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  9. Beautiful set! Out of curiosity what brand of ball point pen is that?

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  10. @Gwynne Platz Hello and welcome! I have some Japanese erasers that I need to review as well as some Japanese tech pens. This'll happen as soon as I'm caught up on commissions.

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  11. @Jeff It's hard to say no to Japanese art supplies.

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  12. @David I feel like it is. I carry around a similar kit in my purse for daily drawing, and it's served me well.

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  13. @Julie (O-kami) I'll have to check out his review. I love Mono erasers, but I'm curious about what other brands he's tested.

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  14. @Doug D. I have not, but I've always admired it from afar.

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  15. A friend of mine has done some amazing gyotaku, mostly on cloth: www2a.biglobe.ne.jp/~gyotaku/
    including one of a giant squid and another of a live horse.

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  16. I used to have a complete,
    but lost by a fall while riding the bus

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  17. That's a nice package! I wish that I was able to shop for more than a few hours on a layover in Japan. I only managed to get a brush pen since the mall I went to was only Japanese. Would love to try all of these items! :D Thanks for thinking of us! :D

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  18. Are there other sets of the uniColor leads for sale out there or do they just make the set you have there?

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  19. Since this is Japanese themed, and it's Christmas time, have you seen Smile (Smairu no Sinseiki), the movie about ice hockey, Hokkaido , and The Little Drummer Boy? Sounds cheesy, but really touching.

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  20. I have a different one of the fine Mono erasers and it's probably one of the most useful tools I have. It certainly was in my Drawing II class, when it became a full fledged tool, particularly handy when working subtractively or on refined technical pieces. That and the Tombow pencil alone would make this a desirable package of supplies.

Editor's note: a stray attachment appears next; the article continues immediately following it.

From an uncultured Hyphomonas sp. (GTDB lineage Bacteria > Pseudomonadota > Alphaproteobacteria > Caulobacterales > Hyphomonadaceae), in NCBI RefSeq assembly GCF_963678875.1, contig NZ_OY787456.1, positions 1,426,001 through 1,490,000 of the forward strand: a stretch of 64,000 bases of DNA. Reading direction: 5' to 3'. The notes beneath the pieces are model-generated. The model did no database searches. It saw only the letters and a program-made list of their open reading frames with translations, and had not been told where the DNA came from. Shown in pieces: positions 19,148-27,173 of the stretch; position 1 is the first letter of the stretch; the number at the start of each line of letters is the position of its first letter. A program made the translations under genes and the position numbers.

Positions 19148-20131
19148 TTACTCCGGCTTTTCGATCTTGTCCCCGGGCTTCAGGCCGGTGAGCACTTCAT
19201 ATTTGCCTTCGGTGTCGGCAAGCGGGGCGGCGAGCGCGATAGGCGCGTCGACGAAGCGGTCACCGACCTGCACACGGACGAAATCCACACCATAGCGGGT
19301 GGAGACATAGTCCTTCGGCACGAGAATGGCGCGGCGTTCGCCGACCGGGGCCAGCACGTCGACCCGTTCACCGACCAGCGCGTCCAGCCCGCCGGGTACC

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  21. How much heavier than a plastic-bodied lead holder are the metal ones? I've only ever used the former.

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  22. A follow up to the earlier comment about how Takashi Nagai might use these supplies: I saw another post of yours where you mention going to Adoration with your family (very cool; we take our kids once a week). I am a Catholic, too, and I was thinking of his artistic work including drawing and calligraphy when I made my earlier comment. In case you or anyone seeing this comment doesn't know about him, he was the son of a doctor, raised a Buddhist. He converted while a student in Nagasaki and married into the mosty prominent family of what had been the Hidden Christians of Nagasaki. He went on to become a groundbreaking radiologist, and he survived the nuclear blast in Nagasaki that killed his wife and destroyed the Urakami Cathedral in their neighborhood. He became famous for his efforts, during the 6 or so years which he lived after WWII, to help his neighbors and for the deep spiritual meaning he found in all of the tragedy. He wrote 20 or more books during that time as he was dying of leukemia and became a hero for all Japanese. You can find an excellent biography of him by Fr. Paul Glynn which is print as well as out-of-print used copies of some of his books as translated into English (I have Leaving My Dear Children Behind as well as The Bells of Nagasaki). There is also an excellent English-language video available which spends about half of its time on his life and work, called A Hill of Redemption (http://www.101foundation.com/catalog/index.php?target=products&product_id=301).